Attorneys Heather Fine and Vlada Tasich from the law firm Marshall Dennehey Warner Coleman & Goggin examine the expected impact of autonomous vehicles and how it will change the risk environment for insurers.
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The Insurance Law Podcast
The Approaching Wave of Autonomous Vehicles Drives New Risks to Insurers
Intro: This is the Insurance Law Podcast, brought to you by Best’s Recommended Insurance Attorneys.
John Czuba: Welcome to the Insurance Law Podcast, the broadcast about timely and important legal issues affecting the insurance industry. I am John Czuba, Managing Editor of Best’s Recommended Insurance Attorneys.
We are pleased to have with us today attorneys Heather Fine and Vlada Tasich. Heather and Vlada are shareholders in the Product Liability Practice Group in the Philadelphia office of Marshall Dennehey Warner Coleman & Goggin.
Heather represents automotive manufacturers, regional product manufacturers, food service retailers and retail corporations and complex product liability and mass tort defense matters. Through her national practice she manages all aspects of complex product liability cases from inception through to verdict and appeal. She is a member of the American Bar Association and the Defense Research Institute.
Vlada Tasich defends matters involving all aspects of motor vehicle design and manufacturing, as well as appliances, consumer and electronics, residential and industrial fires, durable medical equipment, industrial equipment, exercise equipment and more. He is a member of the Product Liability Advisory Council and the Defense Research Institute.
And thank you both very much for joining us today.
Today’s discussion examines the expected impact of autonomous vehicles and how it will change the risk environment for insurers and Heather will be addressing our first question.
Heather, can you explain to us a little bit about what types of autonomous vehicles are currently on the road and what insurers can expect to see in the next few years?
Heather Fine: Sure. Well, what I can tell you is that the National Highway Traffic Safety Administration or as we like to refer to it, the NHTSA has developed a list of six levels of autonomous vehicles. So most of what you are going to see on the road today is at level zero, that’s no automation. The driver is responsible for all the driving activities. That’s typically what you are going to see today, it’s what I have.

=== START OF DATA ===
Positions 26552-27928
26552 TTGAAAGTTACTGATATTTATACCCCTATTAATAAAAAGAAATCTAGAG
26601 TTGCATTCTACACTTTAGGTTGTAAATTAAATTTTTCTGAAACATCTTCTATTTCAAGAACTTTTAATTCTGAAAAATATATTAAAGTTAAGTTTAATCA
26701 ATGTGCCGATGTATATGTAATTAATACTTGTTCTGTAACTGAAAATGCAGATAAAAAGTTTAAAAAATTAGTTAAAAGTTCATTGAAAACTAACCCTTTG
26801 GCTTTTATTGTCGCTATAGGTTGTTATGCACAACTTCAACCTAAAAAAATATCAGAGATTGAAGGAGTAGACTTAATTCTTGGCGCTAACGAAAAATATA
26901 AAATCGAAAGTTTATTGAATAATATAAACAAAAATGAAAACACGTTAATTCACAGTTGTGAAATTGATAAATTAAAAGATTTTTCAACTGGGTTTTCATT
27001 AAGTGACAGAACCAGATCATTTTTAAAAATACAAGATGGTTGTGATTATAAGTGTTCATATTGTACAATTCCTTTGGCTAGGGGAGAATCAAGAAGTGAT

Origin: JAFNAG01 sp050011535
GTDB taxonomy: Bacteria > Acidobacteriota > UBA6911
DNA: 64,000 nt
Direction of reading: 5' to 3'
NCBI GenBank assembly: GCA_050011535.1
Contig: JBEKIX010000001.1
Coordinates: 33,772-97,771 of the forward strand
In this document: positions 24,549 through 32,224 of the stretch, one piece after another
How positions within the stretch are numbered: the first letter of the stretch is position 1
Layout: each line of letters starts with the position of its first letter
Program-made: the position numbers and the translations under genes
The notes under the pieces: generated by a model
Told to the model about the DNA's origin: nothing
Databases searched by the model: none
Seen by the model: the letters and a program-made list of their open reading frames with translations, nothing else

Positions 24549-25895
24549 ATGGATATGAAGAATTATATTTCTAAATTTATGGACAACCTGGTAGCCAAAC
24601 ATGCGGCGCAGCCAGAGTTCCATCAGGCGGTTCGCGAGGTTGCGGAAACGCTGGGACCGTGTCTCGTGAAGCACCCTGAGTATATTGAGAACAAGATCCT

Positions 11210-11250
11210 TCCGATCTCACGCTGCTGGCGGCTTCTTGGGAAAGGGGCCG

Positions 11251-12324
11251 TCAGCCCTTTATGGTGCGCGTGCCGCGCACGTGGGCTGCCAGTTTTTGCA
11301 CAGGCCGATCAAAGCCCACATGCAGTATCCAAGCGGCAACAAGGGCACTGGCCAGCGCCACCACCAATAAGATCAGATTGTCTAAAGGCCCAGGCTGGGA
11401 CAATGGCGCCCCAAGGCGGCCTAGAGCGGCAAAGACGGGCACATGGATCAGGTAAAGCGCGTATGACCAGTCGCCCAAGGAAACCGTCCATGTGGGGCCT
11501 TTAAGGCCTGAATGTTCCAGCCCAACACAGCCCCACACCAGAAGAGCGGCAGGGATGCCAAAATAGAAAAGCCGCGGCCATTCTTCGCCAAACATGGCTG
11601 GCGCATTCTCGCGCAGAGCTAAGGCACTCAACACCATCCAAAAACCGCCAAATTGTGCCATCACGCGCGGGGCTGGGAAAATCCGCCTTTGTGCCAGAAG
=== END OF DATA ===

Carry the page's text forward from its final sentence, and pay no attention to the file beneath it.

Level 1, that’s driver assist. This is referred to as the hands-on autonomous level. It includes cars that have some assistive technology, typically such as lane assist or parking assist. The driver is going to remain responsible for most driving actions and is always expected to keep their hands on the wheel.
We then have level 2, that’s partial automation. This is the next level of autonomous driving technology. Drivers are still required to typically have their hands on the wheel and remain attentive, but the car is going to take control of more of the driving activities.
You have got driver functions such as acceleration and steering that can be automated, but the driver is required to monitor the vehicle’s actions at all times. An example of this would be Tesla’s current version of autopilot.
You have got Level 3 after that, conditional automation. This level allows the drivers to have their hands off the wheels for much longer periods of time and they are not required to have their eyes on the road the whole time. The driver must however be capable of retaking the wheel at any time. In other words, they can’t be asleep. The US doesn’t have any of these types of vehicles on the roadway yet, but a version of the Audi A8 is available in Europe.
You have got Level 4, high automation. Here the driver is not required to take any action while driving, but they can if they so choose. So if driver interaction becomes required, if some event is approaching, the vehicle is supposed to be able to pull off to the side of the road safely until the driver can take over.
And then there is Level 5, and that’s the fully autonomous level. The driver is no longer a driver, but really they have become a passenger. This type of vehicle will not have a need for a steering wheel or any sort of pedals or other driving controls, and obviously we have a way to go before that technology is available.
John Czuba: Thank you Heather. Vlada, what are some of the issues insurers are looking at with the introduction of autonomous vehicles to the roadways?
Vlada Tasich: We can talk about a number of issues John. One is who is going to be the insured. According to NHSTA data, you have got 94% of all serious accidents being caused by human error. But if the car has more responsibility for the driving, how do you allocate that risk?
Now, in line with what Heather has said, we are all still likely decades away from fully autonomous cars being on the roadway, but even when that becomes a reality, there will still be a risk present to ensure, because you just can’t predict every single driving scenario.
And you are also — we have to keep in mind that you are also going to have a transition period where you have autonomous vehicles sharing the road with vehicles that lack that level of automation.
There is talk in the industry that some of the risks will be shifted to the manufacturers of the crash avoidance technology or even licensures of the software that actually drives that technology within the autonomous vehicle.